With the tenth anniversary of Irish football’s civil war upon us, Póg Mo Goal brings you Part 2 of our extracts from John Kiberd’s astonishing body of work on the subject, focusing on the history of communication issues between Roy Keane and Mick McCarthy. This is ‘The Saipan Incident’.
John Kiberd runs Soccer-Ireland.com, Ireland’s fastest growing soccer directory. A self-confessed right-footed footballer with two left feet, he’s spent thousands of hours watching soccer. An avid fan of the Irish national team he watched in horror as the Saipan incident unfolded. Seven years later he committed himself to establishing the true facts of those traumatic events in the Pacific in May 2002…
“Let Bygones be Bygones” – Roy Keane
There do not appear to have been any further meaningful interactions between the two until McCarthy was appointed as manager of the Republic of Ireland football team in 1996. In his autobiography [Page 246] Keane reveals an antipathy towards McCarthy that seems, to some extent, to be born out of Roy Keane’s relationship with Jack Charlton. In his book Keane makes it clear that he had no time for Charlton “…I found it impossible to relate to him as a man or as a coach.” [Page 54]. When commenting on McCarthy’s appointment as Irish manager he said “McCarthy was part of the Charlton legend. Captain Fantastic…he didn’t convince me. Still, when he got the job, I thought: let bygones be bygones.” What bygones? Presumably the exchange between the pair in Boston six years earlier?
In his World Cup Diary McCarthy makes a case that he had gone to some lengths as manager of Ireland to accommodate Keane and his sensitivities. He had made Keane the captain of Ireland at the first opportunity. He allowed Keane to turn up later than the other players for international matches. Keane was the only player in the Irish squad that roomed alone. He also says that he put up “…with the odd tantrum from Keane here and there…”. McCarthy contends that if he was holding a grudge towards Keane from 1992 he would not have gone to these lengths.
Roy Keane’s first match for Ireland with Mick McCarthy as manager was an inauspicious occasion for the Manchester United player. Earning his 30th cap and wearing the captain’s armband in place of the substituted Andy Townsend, Keane was sent off late in the match for kicking a Russian player.
Lack of Direct Communication Between Roy Keane & Mick McCarthy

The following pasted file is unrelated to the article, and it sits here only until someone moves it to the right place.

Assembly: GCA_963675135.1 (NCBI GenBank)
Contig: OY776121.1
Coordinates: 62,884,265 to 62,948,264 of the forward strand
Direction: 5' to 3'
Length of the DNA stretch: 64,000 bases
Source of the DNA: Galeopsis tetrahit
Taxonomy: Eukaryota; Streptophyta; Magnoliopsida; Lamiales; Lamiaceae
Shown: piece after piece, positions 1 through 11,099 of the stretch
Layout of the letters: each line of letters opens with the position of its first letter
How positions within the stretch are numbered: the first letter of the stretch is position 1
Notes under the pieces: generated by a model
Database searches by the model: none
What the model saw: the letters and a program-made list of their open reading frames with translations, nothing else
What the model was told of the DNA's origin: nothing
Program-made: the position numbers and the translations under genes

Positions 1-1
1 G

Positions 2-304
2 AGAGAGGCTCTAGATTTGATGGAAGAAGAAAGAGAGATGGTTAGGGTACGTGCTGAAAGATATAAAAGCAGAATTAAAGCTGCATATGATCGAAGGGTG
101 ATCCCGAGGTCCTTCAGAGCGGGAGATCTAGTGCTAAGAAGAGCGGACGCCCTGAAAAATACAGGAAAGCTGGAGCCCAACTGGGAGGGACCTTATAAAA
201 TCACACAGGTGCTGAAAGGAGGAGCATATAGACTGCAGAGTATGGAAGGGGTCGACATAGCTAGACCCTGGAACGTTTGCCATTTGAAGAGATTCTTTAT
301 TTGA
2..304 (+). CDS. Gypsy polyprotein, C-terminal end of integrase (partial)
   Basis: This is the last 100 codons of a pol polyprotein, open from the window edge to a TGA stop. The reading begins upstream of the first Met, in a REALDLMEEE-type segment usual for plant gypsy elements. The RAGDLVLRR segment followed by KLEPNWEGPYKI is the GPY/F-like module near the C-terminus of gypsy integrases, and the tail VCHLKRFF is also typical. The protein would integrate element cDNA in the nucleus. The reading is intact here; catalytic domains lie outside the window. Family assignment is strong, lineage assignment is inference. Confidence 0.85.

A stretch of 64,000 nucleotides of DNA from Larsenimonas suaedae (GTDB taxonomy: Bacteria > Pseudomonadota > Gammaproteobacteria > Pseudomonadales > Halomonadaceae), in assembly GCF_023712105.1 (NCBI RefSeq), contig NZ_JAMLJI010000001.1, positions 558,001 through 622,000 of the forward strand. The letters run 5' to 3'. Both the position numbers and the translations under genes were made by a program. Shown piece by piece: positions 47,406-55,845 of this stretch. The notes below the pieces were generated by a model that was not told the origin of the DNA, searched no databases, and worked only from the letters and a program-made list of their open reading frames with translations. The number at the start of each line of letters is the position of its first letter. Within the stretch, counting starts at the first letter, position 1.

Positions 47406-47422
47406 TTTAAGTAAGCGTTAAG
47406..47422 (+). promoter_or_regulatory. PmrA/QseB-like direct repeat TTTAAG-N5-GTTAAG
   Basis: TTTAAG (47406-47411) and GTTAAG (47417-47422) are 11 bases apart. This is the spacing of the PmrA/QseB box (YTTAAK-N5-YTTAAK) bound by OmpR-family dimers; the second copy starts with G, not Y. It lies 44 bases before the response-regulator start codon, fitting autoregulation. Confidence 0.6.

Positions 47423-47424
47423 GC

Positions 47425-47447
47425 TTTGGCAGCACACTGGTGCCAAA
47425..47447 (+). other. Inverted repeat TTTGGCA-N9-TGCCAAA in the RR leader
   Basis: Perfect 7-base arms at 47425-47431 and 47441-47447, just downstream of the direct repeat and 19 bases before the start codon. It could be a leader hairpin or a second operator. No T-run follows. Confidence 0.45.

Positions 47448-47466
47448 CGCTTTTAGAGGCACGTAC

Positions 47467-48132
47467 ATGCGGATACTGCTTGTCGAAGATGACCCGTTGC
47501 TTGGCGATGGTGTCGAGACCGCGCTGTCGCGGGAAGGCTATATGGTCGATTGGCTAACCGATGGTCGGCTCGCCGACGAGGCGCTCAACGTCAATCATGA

The next notable point of conflict between Keane and McCarthy was on the occasion of a Republic of Ireland trip to the USA for an end of season international tournament in 1996. Keane decided that he didn’t want to go as he was too tired after the season just ended. [Page 246]. Rather than contact McCarthy or anyone else in the Irish set up, Keane left it to someone at Old Trafford to inform the FAI. “As a result I got off to a bad start with McCarthy. He felt I should have spoken to him personally. He expressed this opinion, casting me in a bad light. What he didn’t tell the media that if we had that sort of conversation on this occasion, it would have been our first.” [Page 247]. This begs the question, why couldn’t Keane contact McCarthy directly? Why would this have been the first such discussion between the two men as manager and team captain? It certainly doesn’t suggest that Keane had, in reality, let bygones be bygones.
In his World Cup Diary McCarthy refers to the the 1996 USA trip. “I was never that bothered if he (Keane) went to America or not…it became a big media story…We have had a few chats to sort things out but it has all dragged on since then in the press.” [Page 33].
In his autobiography Keane complains bitterly about the poor Republic of Ireland set-up especially when compared to that of Manchester United. After the draw for the 2002 World Cup qualifiers was made Keane says that he met with McCarthy”…to level with him, to make the case for a reformed approach…We discussed the problems. He agreed with me…It was not an easy conversation – we’re not not buddy-buddy…I thought we had a deal.”[Page 250]. Interestingly this meeting took place at Keane’s house in Manchester.
What is clear is that there was an unusual relationship between the Irish manager and his captain. Direct communication between McCarthy and Keane was kept to an absolute minimum. All of the available evidence is that was the way Keane wanted it. Keane admitted this in his interview with Tom Humphries in Saipan “I spoke to Mick Byrne, who’s the middle man for me, really.” For a man who has very admirable communication skills this is somewhat strange. Why would he need a middle man? The only possible explanation is that Roy Keane did not like Mick McCarthy and couldn’t bear to be anywhere near him or have anything to do with him. During McCarthy’s tenure as Irish manager Roy Keane took every opportunity to minimise his time with the Irish squad. “I dreaded the prospect of international weeks.”[Page 250].
With the benefit of hindsight and with the insights afforded by Keane’s autobiography it is clear that there was no way possible that Roy Keane could maintain an even keel while being away with Ireland for the duration of the World Cup campaign. All of his complaints about the crowded airport, the missing training gear, the poor training facilities, the goalkeeper row, were just symptoms. Clearly McCarthy and the FAI could have done better but the inescapable conclusion to be drawn is that even if conditions and facilities had been perfect Keane simply could not endure being in such close proximity to Mick McCarthy for such a protracted period of time. A Saipan incident was inevitable even before Roy Keane set foot on the plane to that Pacific island.
Part 3 next week